OnStar to demo cloud-based entertainment, is Siri next?

GM's OnStar seems to have a few aces up its sleeve, and will finally show its cards at the 2011 Consumer Electronics Show in January.

Chevrolet Volt equipped with 4G LTE connectivity.
Chevrolet Volt equipped with 4G LTE connectivity.

GM's OnStar seems to have a few aces up its sleeve, and will finally show its cards at the 2012 Consumer Electronics Show in January.

In addition to showing off the new Cadillac CUE infotainment system and the Chevrolet Volt's smart grid, home connectivity, and energy management applications, GM appears to be doubling down on the telematics and infotainment space. In a Volt research vehicle kitted out with Verizon 4G LTE connectivity, OnStar will demonstrate some upcoming prototype cloud-based streaming technologies.

The telematics company demonstrated video chat using 4G LTE connectivity at last year's show, but this year the product (at least from the photos) seems like it has become more refined. It's also added the ability to stream cloud-based entertainment content throughout the vehicle and added infotainment management in the rear seats.

However, it's not clear how close to production these technologies are. But to give you a little perspective, Audi demonstrated similar technology earlier and said that its vehicles could be equipped with LTE connectivity starting in 2014.

The reason automakers are chasing mobile broadband in the car is because the faster infrastructure will make it easier to make internet-based telematics and entertainment streaming services a reality. It could also be the precursor to Siri-like voice commands in the car.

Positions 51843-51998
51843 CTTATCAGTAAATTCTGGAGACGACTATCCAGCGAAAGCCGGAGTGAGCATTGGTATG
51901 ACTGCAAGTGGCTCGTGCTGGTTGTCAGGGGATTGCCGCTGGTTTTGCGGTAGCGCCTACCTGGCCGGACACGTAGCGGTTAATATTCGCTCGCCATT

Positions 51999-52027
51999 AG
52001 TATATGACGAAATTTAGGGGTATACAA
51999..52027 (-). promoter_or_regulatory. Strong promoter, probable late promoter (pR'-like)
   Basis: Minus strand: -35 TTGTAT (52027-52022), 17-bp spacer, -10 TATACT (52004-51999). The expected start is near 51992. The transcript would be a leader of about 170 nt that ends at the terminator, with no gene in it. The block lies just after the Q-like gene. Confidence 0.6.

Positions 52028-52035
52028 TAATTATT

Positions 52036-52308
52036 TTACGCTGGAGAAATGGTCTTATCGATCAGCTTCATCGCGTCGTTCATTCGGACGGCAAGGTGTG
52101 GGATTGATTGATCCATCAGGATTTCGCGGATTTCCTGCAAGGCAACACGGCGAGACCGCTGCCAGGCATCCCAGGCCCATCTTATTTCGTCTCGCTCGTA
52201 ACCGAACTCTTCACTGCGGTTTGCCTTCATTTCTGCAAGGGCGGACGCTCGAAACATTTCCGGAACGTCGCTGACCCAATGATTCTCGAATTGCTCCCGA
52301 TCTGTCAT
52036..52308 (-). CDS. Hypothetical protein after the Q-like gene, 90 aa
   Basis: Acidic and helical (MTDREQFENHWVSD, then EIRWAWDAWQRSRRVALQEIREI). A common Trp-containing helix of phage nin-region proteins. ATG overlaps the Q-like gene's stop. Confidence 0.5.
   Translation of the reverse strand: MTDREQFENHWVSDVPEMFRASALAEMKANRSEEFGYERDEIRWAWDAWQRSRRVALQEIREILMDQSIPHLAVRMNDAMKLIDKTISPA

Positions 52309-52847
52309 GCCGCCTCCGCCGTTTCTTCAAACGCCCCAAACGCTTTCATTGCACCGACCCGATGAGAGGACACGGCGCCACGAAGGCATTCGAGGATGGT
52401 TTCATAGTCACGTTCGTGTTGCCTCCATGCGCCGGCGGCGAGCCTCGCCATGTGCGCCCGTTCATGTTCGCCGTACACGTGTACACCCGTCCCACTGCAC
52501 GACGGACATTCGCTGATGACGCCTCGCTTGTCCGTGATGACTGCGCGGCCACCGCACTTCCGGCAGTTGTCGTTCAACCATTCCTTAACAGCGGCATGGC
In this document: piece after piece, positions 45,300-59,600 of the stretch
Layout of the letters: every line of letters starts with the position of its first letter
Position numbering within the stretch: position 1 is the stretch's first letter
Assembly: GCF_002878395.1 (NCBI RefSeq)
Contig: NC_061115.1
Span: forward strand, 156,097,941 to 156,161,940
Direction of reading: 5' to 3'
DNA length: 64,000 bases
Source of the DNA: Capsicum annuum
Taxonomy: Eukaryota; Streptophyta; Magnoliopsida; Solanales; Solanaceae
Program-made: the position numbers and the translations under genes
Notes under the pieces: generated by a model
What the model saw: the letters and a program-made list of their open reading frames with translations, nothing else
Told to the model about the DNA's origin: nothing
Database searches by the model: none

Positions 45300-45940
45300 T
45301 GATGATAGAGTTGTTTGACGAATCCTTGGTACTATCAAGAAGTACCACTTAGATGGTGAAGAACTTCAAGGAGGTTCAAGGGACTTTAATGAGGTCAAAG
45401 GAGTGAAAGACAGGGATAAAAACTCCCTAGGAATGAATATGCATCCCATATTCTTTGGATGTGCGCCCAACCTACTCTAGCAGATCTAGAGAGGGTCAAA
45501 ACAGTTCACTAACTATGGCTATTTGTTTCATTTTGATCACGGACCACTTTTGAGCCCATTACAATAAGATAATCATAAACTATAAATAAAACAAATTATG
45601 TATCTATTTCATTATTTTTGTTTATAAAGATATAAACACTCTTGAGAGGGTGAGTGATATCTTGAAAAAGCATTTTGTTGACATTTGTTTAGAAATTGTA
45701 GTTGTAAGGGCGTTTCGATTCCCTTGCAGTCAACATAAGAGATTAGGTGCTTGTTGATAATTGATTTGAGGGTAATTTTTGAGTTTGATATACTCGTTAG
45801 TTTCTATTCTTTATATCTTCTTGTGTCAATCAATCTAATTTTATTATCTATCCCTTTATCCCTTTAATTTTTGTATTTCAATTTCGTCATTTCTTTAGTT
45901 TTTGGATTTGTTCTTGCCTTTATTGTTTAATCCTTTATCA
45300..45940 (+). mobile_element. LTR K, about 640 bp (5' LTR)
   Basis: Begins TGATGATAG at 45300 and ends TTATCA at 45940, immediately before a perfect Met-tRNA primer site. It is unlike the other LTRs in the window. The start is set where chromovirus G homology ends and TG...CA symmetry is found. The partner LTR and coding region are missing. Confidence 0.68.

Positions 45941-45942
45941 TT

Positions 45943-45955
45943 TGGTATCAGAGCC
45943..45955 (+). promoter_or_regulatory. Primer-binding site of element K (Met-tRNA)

OnStar currently supports some voice commands using its Virtual Advisor system, and GM's new Intellilink infotainment system already uses Nuance, the powerhouse behind Siri, to drive its 50 or 60 voice activated features. But with Apple's Siri raising the voice recognition bar, GM has an even bigger rabbit to chase than longtime competitor Ford Sync. And GM may not be that far behind.

In an interview last week at the Business Genome Project Symposium with Nick Pudar, Director of New Business Development for OnStar, he said that the telematics service has all the capability to provide the service today.

"It's doable and something we're exploring," says Pudar, "When the timing is right we'll get there."

One of the challenges is making the technology work well in a car. Getting Siri to understand you when you hold the phone up to your mouth in a quiet room is one thing, getting it to figure out directions to the nearest Starbucks with a car full of people and windnoise presents additionally challenges.

The introduction of 4G LTE in cars will provide the infrastructure to better integrate live and automated services, says Pudar. That means that if OnStar can't understand your voice command, you'll be able to switch over seamlessly to an operator. Many companies with complex automated systems use this "whisper tech" to help customers who get stuck on a menu tree. And theoretically, drivers could one day experience it with OnStar.

"The application is there and the technology is there. We need to figure out the right deployment," said Pudar.

 

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